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Sunday, May 28, 2023
Rosa Nielsen
Rosa Nielsenhttps://discord.cinchnews.com
Rosa Nielsen (they/them) was taken from her native African lands as an adoptee. Forced to abandon their African heritage and tradition growing up in a White, gender conforming Swedish family, they are in the process of healing by reclaiming their African ancestry. They put focus on the systemic racism present in modern day Sweden, to help inspire all BIPOC peoples of the Nordic countries to stand up against their racist society.

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Could communal toilets solve the gendered bathroom crisis? What an African village taught me

I believe that it would be impossible to achieve gender equality if the only accessible toilet facilities were in private homes.

Imagine having to go number 2 in public. You find a municipal toilet, and you are forced to enter the wrong gendered bathroom.

For cisgender, gender presenting people, this seems like something out of a dystopian novel. Yet, for trans gender and gender nonconforming, this is everyday life.

In the United States, transgendered people are far less protected from gender based violence than cisgender people. The federal government has not updated the 1984 definition of gender to include gender identity. This seeps into the bathroom policies.

Bathrooms? you ask. How can the place we piss and poop be the modern battle line in the on-going trans war for their rights.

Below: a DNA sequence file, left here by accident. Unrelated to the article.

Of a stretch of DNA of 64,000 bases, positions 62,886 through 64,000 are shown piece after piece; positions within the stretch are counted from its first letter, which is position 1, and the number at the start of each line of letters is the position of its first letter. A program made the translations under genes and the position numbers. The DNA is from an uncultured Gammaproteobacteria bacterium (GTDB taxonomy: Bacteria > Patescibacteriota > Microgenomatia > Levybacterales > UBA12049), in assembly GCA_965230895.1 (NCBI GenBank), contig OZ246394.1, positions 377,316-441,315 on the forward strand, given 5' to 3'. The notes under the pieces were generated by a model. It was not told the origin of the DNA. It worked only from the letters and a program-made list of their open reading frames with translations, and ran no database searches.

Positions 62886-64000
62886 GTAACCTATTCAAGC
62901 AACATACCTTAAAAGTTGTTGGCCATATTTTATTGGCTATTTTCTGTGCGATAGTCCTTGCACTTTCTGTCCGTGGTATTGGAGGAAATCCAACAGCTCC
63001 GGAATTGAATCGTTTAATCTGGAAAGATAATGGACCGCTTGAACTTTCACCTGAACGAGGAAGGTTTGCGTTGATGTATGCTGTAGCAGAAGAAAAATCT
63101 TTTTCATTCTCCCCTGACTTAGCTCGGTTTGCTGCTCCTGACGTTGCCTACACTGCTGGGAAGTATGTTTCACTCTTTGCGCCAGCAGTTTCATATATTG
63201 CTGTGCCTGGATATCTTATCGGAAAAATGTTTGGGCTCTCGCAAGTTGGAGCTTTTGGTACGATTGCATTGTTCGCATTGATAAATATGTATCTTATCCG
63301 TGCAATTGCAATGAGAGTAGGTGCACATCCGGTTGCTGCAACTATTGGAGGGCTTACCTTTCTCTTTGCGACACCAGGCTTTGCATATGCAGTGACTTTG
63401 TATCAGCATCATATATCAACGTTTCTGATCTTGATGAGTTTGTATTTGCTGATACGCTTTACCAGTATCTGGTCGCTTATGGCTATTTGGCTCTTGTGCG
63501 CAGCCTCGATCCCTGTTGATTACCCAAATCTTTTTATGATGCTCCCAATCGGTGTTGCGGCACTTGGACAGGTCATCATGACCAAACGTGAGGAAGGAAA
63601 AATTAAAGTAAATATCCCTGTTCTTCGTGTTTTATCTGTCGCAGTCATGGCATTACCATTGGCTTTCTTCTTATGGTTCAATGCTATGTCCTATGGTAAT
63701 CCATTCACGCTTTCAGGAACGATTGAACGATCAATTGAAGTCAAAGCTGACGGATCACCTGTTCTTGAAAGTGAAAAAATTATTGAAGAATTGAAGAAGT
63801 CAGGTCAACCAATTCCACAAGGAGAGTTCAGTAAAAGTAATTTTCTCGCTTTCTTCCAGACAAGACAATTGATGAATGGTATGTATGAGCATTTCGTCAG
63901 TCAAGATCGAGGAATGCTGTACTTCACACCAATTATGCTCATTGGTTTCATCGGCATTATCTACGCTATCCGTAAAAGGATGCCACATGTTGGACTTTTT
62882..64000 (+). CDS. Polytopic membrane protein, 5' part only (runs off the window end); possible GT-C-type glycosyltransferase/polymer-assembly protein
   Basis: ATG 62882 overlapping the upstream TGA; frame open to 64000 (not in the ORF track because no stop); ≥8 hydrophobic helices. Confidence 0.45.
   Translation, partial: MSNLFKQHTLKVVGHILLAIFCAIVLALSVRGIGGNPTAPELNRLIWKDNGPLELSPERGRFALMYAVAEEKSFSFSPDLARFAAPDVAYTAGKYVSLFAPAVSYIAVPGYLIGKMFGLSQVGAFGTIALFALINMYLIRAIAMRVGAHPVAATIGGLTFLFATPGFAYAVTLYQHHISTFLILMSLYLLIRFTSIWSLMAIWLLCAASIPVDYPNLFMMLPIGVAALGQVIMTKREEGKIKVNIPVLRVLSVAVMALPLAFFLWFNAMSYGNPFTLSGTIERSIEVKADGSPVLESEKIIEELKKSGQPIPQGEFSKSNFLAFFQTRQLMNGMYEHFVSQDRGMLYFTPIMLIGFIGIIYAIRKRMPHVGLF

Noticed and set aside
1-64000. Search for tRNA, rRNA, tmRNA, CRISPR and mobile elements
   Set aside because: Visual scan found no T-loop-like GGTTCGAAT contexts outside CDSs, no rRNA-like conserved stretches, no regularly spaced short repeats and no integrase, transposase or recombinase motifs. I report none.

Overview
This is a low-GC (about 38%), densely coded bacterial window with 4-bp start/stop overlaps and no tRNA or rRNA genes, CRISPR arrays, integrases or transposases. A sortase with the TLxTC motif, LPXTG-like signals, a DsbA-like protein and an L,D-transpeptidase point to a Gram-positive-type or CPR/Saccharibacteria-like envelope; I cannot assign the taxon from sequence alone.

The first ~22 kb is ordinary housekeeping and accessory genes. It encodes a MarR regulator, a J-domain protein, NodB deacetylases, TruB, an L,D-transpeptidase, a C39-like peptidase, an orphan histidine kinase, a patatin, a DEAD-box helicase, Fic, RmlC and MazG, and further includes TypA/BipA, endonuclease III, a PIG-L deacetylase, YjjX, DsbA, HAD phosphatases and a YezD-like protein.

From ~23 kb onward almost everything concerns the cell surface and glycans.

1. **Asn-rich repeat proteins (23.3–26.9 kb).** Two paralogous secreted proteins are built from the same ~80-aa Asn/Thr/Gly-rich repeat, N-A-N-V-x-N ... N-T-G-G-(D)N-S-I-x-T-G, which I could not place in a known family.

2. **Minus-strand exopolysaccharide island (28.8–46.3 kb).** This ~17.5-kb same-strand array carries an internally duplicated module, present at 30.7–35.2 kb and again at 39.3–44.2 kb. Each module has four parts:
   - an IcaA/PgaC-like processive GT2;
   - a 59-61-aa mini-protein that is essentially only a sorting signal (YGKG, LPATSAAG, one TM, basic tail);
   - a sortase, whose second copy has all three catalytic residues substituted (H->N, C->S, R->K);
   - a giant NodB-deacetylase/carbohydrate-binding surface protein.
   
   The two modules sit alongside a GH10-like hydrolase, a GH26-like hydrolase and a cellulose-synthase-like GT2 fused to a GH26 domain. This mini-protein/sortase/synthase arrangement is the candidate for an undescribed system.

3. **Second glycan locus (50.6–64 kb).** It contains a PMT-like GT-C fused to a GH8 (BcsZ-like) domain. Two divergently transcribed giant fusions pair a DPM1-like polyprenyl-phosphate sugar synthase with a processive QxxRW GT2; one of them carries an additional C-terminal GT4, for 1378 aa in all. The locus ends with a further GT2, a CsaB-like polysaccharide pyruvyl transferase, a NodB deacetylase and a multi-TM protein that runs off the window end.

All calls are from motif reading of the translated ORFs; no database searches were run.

Because it matters.

Because we pee 7-20 times a day, poop 0-5 times, and at schools, cafeterias, malls, work, people are forced everyday to enter a bathroom they do not want to enter, otherwise they will endure rape, taunts, or even murder. We have progressed very far in 2022, yet more and more so-called progressive places are turning towards trans people (women especially) all because they want to go where they want to go when they need to go.

Visiting an African village opened my eyes to true bathroom policy progress. In the village, the bathrooms were communal.

You need to go?

You went, in front of people. Why should we fear our nature? They gave back their nutrients to nature, growing trees and fauna while taking care of their business. There are no genders in the bushes, and it showed. They were all happy, no one was forced to enter a room that induced fear and anxiety, and the bathroom was part of their community.

Women were not the only ones to be liberated, the men also got to share their bathroom and share in this sense of solidarity with other men. It was a great experience, awareness-wise. I had been visiting Africa for many years always thinking about gender in third world countries. This opened my eyes and showed me how much progress has been made there.

The bathroom is a sacred part of our community; it’s where we take care of our bodily functions and where we shower, where we change our clothes. It’s a place of privacy and intimacy. I believe that it would be impossible to achieve gender equality if the only accessible toilet facilities were in private homes.

Leaving their home, finding a bathroom in public or other private location, using it, then returning home, is human nature. Deal with it.

Let 2023 be the year of bathroom liberation.

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